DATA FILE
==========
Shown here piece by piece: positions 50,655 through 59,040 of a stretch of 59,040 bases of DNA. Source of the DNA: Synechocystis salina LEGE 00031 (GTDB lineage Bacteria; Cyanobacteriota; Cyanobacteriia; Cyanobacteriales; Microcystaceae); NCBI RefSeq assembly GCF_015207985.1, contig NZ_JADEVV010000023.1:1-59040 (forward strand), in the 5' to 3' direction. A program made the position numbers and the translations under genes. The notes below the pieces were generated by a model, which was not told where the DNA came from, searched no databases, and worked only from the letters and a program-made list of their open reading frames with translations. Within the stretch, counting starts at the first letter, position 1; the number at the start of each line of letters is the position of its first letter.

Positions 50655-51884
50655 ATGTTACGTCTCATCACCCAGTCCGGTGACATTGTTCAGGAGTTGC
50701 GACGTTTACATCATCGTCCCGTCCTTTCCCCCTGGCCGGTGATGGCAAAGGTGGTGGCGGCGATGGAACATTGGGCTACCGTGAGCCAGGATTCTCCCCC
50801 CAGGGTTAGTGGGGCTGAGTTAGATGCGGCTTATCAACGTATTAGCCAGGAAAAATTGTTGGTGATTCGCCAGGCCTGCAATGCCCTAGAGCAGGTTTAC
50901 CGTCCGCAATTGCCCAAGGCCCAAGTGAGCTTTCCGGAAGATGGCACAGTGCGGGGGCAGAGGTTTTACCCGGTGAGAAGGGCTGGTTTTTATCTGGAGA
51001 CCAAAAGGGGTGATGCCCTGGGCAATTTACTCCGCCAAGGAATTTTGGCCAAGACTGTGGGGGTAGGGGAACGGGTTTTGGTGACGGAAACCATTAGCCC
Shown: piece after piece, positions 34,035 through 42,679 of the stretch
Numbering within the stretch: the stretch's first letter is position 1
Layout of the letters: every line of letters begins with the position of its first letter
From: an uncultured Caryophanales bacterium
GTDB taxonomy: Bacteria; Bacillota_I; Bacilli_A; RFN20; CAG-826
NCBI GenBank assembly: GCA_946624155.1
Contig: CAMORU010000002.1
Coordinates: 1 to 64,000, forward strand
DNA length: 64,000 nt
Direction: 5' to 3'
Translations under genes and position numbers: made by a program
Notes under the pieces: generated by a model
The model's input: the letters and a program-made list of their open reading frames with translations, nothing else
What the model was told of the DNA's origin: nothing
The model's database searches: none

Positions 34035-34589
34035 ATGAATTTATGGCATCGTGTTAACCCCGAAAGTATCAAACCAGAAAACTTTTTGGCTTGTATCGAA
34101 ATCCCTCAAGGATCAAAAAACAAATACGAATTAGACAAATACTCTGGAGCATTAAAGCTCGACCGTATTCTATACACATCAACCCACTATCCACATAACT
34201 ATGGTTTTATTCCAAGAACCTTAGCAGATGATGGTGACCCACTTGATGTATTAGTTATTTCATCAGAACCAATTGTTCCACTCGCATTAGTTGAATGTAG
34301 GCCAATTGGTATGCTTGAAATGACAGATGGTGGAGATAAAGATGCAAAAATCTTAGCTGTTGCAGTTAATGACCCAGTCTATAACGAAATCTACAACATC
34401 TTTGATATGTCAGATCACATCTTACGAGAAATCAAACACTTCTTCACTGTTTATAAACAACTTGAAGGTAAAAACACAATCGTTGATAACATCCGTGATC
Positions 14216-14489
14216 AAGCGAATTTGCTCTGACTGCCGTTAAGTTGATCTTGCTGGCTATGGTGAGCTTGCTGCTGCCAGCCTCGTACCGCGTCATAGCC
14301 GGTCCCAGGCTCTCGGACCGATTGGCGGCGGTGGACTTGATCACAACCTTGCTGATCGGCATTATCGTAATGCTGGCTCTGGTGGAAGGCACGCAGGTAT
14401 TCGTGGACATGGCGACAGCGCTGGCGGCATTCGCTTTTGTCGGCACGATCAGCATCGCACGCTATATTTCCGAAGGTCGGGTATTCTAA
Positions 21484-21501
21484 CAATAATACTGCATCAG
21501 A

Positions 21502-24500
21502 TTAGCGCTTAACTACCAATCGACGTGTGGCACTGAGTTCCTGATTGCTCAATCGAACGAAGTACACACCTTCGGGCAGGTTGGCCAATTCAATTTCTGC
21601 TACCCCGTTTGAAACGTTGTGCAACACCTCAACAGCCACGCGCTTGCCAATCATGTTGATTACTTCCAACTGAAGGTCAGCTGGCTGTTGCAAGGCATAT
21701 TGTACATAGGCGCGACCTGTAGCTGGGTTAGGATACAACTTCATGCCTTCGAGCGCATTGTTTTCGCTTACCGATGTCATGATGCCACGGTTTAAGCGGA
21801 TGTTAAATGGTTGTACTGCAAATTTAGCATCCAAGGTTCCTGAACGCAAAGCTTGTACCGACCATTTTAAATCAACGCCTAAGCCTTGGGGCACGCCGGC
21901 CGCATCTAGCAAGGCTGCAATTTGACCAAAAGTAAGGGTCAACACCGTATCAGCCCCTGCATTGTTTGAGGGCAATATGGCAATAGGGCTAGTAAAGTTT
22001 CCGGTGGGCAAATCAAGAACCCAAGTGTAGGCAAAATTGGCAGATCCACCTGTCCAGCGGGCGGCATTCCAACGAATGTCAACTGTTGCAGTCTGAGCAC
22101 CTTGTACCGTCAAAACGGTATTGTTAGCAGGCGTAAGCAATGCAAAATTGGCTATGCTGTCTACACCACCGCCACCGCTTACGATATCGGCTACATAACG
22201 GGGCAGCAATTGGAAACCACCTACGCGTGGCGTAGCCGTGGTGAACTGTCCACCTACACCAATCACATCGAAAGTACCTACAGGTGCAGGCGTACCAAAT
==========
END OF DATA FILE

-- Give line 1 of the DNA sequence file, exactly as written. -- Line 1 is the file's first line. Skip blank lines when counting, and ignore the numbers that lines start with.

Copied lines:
Shown here piece by piece: positions 50,655 through 59,040 of a stretch of 59,040 bases of DNA. Source of the DNA: Synechocystis salina LEGE 00031 (GTDB lineage Bacteria; Cyanobacteriota; Cyanobacteriia; Cyanobacteriales; Microcystaceae); NCBI RefSeq assembly GCF_015207985.1, contig NZ_JADEVV010000023.1:1-59040 (forward strand), in the 5' to 3' direction. A program made the position numbers and the translations under genes. The notes below the pieces were generated by a model, which was not told where the DNA came from, searched no databases, and worked only from the letters and a program-made list of their open reading frames with translations. Within the stretch, counting starts at the first letter, position 1; the number at the start of each line of letters is the position of its first letter.